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Regular exercise helps once-sedentary older adults stay mobile, study finds

The difference is small but significant, given the coming bump in the number of people age 65 and older.

Physical mobility is critical for healthy aging and functional independence.
Creative Commons/woodleywonderworks
Physical mobility is critical for healthy aging and functional independence.

People in their 70s and 80s who take part regularly in a moderate-intensity exercise program that involves walking, resistance training and stretching are less likely to become physically disabled, according to new research published online Tuesday in the Journal of the American Medical Association (JAMA).

The reduced risk was small but significant, especially given the rapid aging of the U.S. population. The number of Americans aged 65 and older is expected to grow to 72 million in 2030, or 20 percent of the country’s entire population. That’s more than double what it was (35 million) in 2000.

One of the fastest growing demographics in the country is people aged 85 and older. The number of people in that age cohort is expected to reach 19 million in 2050, more than triple its current number (5.8 million).

Even a small reduction in physical disability risk among a large population can have a significant positive effect — for individuals as well as for the broader society. Physical mobility, which this new JAMA study defines as the ability to walk without assistance, is, after all, critical for healthy aging and functional independence.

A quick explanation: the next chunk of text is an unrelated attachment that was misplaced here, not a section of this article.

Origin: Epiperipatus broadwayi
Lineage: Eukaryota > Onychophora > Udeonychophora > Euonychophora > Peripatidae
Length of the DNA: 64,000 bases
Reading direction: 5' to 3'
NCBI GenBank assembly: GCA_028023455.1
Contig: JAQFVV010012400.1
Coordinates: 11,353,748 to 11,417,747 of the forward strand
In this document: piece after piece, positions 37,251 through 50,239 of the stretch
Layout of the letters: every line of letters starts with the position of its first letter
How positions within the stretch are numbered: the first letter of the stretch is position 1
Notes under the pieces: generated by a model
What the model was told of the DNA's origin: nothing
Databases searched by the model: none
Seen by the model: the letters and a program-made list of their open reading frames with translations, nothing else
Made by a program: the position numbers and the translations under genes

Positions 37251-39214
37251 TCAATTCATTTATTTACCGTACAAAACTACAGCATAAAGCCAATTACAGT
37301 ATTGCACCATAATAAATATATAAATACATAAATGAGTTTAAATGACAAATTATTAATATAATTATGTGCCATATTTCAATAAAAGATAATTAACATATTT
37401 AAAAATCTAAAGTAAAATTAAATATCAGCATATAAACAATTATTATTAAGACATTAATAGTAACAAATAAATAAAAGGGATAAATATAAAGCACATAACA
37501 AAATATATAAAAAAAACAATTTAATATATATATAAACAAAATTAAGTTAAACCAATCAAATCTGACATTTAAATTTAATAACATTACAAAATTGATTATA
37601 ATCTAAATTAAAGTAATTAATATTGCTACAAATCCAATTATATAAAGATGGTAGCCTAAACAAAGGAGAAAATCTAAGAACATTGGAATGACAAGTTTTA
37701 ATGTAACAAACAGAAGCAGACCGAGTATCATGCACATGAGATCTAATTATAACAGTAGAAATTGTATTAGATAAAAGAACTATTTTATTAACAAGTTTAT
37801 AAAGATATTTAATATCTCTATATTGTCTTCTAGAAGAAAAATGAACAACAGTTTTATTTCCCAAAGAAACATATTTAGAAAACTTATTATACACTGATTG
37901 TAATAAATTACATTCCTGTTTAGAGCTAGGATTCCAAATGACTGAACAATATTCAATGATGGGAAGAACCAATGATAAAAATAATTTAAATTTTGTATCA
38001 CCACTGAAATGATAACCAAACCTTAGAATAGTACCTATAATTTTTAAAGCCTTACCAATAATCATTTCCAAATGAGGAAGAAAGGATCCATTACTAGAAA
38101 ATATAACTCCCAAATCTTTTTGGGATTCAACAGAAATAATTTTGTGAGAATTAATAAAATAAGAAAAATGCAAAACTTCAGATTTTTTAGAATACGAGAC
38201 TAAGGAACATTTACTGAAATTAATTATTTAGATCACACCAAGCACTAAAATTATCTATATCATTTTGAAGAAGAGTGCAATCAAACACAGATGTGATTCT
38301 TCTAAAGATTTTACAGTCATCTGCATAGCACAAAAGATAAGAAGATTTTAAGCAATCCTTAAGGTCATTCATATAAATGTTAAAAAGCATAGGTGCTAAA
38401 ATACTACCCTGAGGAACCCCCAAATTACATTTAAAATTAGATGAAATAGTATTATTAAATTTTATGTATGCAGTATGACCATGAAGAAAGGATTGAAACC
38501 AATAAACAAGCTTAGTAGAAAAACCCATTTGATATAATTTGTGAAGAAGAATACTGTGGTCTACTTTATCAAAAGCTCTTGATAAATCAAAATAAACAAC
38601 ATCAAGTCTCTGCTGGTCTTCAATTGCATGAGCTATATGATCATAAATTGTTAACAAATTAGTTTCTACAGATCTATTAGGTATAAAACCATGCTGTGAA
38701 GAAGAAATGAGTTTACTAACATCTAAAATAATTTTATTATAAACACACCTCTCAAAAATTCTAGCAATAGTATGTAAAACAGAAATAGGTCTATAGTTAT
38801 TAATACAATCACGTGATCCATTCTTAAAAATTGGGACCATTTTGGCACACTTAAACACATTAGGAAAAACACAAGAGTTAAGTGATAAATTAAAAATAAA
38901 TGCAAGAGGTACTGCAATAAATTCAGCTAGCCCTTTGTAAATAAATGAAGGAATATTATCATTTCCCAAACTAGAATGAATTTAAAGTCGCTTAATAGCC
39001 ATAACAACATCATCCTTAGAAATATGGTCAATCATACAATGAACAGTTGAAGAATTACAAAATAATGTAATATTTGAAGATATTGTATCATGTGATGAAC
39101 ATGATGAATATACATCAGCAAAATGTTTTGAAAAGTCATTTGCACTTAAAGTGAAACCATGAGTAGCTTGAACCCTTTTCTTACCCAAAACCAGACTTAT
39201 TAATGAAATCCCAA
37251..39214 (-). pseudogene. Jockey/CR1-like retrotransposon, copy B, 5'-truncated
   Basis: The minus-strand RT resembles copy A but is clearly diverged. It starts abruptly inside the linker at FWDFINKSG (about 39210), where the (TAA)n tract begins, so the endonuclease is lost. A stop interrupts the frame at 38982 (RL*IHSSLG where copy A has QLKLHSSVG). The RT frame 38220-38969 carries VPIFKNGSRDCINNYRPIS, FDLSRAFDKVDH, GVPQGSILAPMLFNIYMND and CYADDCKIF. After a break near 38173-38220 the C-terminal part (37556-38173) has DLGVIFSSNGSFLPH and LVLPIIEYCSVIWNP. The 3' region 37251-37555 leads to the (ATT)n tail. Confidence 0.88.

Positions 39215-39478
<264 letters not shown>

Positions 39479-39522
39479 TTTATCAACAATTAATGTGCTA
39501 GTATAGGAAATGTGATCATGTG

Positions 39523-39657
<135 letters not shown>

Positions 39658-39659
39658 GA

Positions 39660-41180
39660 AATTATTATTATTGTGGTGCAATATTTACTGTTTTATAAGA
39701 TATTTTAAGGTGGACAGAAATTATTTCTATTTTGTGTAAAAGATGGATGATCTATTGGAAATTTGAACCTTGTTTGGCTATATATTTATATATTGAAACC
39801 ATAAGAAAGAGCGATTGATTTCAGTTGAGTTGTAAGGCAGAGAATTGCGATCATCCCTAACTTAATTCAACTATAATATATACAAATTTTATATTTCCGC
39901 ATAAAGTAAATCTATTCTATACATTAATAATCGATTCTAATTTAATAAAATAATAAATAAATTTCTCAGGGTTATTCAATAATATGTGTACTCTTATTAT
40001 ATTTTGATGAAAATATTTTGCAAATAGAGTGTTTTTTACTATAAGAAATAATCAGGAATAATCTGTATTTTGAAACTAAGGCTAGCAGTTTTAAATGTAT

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And, yes, at first glance this may seem like a “duh” study, but as its authors point out, the study is actually the first one to conclusively test whether physical activity can prevent or delay problems with mobility in older adults. Most previous studies have been observational — that is, they have shown only a correlation between physical exercise and a greater mobility among older adults.

The current study, however, was a large randomized controlled trial, which is designed to help determine causation. Furthermore, the study involved older people who started out at high risk of becoming unable to walk without assistance. Such people are often excluded from clinical trials.

Study details

For the study, researchers at eight universities and research centers across the country (none in Minnesota) recruited 1,635 men and women aged 70 to 89. All of the participants were sedentary (had not exercised regularly for more than 20 minutes a week during the past month) and scored below 9 on a 12-point physical-functioning scale frequently used to test the mobility of older adults. They could, however, walk 400 meters (about a quarter of a mile) in less than 15 minutes without sitting, leaning or using a walker. (Using a cane was OK.) In addition, none had a major cognitive problem.